Method of Evaluation
We developed a system of evaluation that derived a point total to express the overall evaluation of the specific work within its own category. The point total was a sum of subordinate categories including: (1) the total number of words devoted to Korea, (2) an evaluation of the accuracy of the presentation, (3) ratings for the numbers of visuals (including pictures or drawings, maps, and various kinds of charts and graphs). We also evaluated (4) the bibliography according to its helpfulness to students doing further research. In addition, those works including annotated bibliographies were given twice as many points as those using regular bibliographies.
The points were divided as follows:
Words (total word count) 40 points optimum [quantitative measure]
Accuracy 40 points possible [qualitative]
Portrayal 10 points
Care with facts 10 points
Up-to-date 10 points
Romanization 10 points
Visuals 15 points optimum [quantitative]
Pictures and drawings
Graphs, charts, and tables
Bibliography 5 points optimum [quantitative]
100 points possible
In the words, visuals, and bibliography categories, points were assigned to a text based on how it compared with the best text in each category; the best text got the optimum points. In the category of words, for example, the one with the most words would be given the maximum points, 40; the others would be given a percentage of points based on the number of words compared to the optimum. For example, Encyclopedia Britannica devoted 65,000words to Korea, for a maximum of 40 points; Collier's Encyclopedia had 39,000 words, 24 points (60% of the maximum). The highest received 100%of the points while the other received a percentage of the points.
One text may have the highest word count, but have the second highest number of visuals. Visuals were worth up to fifteen points. We rated the total number of visuals, whether they were maps, pictures or drawings, charts or graphs. In this category, for example, Compton's Encyclopedia had the most with 77 visuals (including 14 maps, 40 pictures or drawings, and 23 charts or graphs) and thus received the optimum 15 points. Britannica had 54 visuals (9 maps, 37 pictures, and 8 charts) and received 10.5 points (70% of 15).
Similarly, we rated the bibliography sub-category according to a percentage of five points. Grolier Encyclopedia had 74 references and received the full 5 points; Britannica had 55 and received 3.7 points (74% of 5).
Accuracy was rated qualitatively, and somewhat subjectively, according to the following considerations: overall portrayal of Korea, care with facts, up-to-datedness, and the romanization of Korean words. These were abbreviated on our tables with the letters "P" "C" "U" and "R". Each of these sub-categories was worth 10 points. The criterion of accuracy, with its four parts, was not a percentage of the maximum or optimum, but was a subjective rating wherein all texts had the possibility of earning as much as 40 points.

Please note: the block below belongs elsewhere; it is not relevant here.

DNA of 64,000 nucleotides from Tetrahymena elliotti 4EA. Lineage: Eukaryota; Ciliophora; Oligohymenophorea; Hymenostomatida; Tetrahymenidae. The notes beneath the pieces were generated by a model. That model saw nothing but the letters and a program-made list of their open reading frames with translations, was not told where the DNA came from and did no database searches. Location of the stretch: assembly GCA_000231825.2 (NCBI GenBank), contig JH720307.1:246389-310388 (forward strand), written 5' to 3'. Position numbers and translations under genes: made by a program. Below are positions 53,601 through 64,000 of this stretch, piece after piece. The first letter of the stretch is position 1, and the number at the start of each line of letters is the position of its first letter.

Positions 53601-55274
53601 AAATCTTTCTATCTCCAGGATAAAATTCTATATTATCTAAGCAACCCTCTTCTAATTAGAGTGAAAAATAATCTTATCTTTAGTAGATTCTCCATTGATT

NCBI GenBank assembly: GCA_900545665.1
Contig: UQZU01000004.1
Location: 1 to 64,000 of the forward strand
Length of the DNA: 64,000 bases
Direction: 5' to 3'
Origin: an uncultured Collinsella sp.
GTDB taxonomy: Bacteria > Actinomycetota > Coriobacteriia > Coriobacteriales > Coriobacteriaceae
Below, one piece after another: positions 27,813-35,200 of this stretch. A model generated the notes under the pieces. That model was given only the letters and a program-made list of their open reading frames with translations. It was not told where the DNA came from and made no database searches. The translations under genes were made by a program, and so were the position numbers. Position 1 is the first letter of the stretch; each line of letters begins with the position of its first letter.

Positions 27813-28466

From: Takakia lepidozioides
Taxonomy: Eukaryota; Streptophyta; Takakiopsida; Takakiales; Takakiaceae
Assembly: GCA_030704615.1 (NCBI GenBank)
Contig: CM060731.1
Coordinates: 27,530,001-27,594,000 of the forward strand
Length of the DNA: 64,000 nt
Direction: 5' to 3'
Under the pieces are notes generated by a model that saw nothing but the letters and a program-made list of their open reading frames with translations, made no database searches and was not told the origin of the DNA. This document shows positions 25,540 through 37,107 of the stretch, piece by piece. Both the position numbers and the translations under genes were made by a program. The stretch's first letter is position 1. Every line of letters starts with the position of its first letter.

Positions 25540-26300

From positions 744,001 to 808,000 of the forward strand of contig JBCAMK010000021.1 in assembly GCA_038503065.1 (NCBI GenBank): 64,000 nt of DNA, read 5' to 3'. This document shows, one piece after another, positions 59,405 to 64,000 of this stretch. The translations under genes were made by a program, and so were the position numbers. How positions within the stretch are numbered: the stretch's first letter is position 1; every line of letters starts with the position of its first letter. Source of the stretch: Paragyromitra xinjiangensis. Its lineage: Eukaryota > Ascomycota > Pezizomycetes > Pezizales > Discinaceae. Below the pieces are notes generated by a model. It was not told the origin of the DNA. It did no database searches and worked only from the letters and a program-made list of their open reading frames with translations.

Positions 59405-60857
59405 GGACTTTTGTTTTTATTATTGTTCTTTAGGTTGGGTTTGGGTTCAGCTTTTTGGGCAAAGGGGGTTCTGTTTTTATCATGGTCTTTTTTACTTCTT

In the first step of the rating process, we recorded all the errors and then categorized them according to their magnitude, their impact on the overall portrayal of Korea, and, if applicable, their degree of carelessness and out-of-datedness. In addition, we assumed that the careful use of romanization was an indication of precise scholarship. This assumption has been substantiated by our results -- care in romanization is reflected by accuracy in other details. There are multiple anglicized transcriptions possible for Korean, but there is only one standard system. Our approach was to award ten points if the work was completely consistent with the standard system, nine points if there were minor variations, and eight points if they used "newspaper standard romanization" (wherein diacritical marks are deleted). Errors within "newspaper romanization" usage would bring a seven, and grosser errors would yield six or less. Within each category we used the following system for evaluation and determining a rating.
- "Portrayal" meant the overall picture that was presented about Korea. If negative terms were used, if the presentation was out-of-date in some ways even though using recent statistics, if the tone of the presentation was "us versus them" or in anyway ethnocentric, then points were deducted.
- "Care with facts" covered accuracy of factual data and the way such data was presented.
- "Up-to-date" influenced both "portrayal" and "care with facts." If an encyclopedia was published in 1995, but quoted data no more recent than1988, the points were deducted in this area.
- And finally, since there is a standard romanization, publications that honored and used that standard tended to be careful and accurate in other areas of treatment as well. Furthermore, we encourage all publications to adopt the standard. In giving points for romanization, we noted that some publications used what we called "the newspaper standard" of romanization, wherein they did not include the diacritical markings that are part of the academic standard. Such markings include apostrophes on consonants to show aspiration, mostly, and markings on vowels to show differences in pronunciation between two kinds of "o's" and two kinds of "u's". Some publications would use the consonant markers, but not the vowels, and others would mark vowels, but not consonants. One point was deducted for inconsistencies with the consonants, and one point for vowels; the newspaper standard, therefore, would bring a rating of eight. If there were inconsistencies beyond that, the ratings would be seven or lower.
Printed Reference Works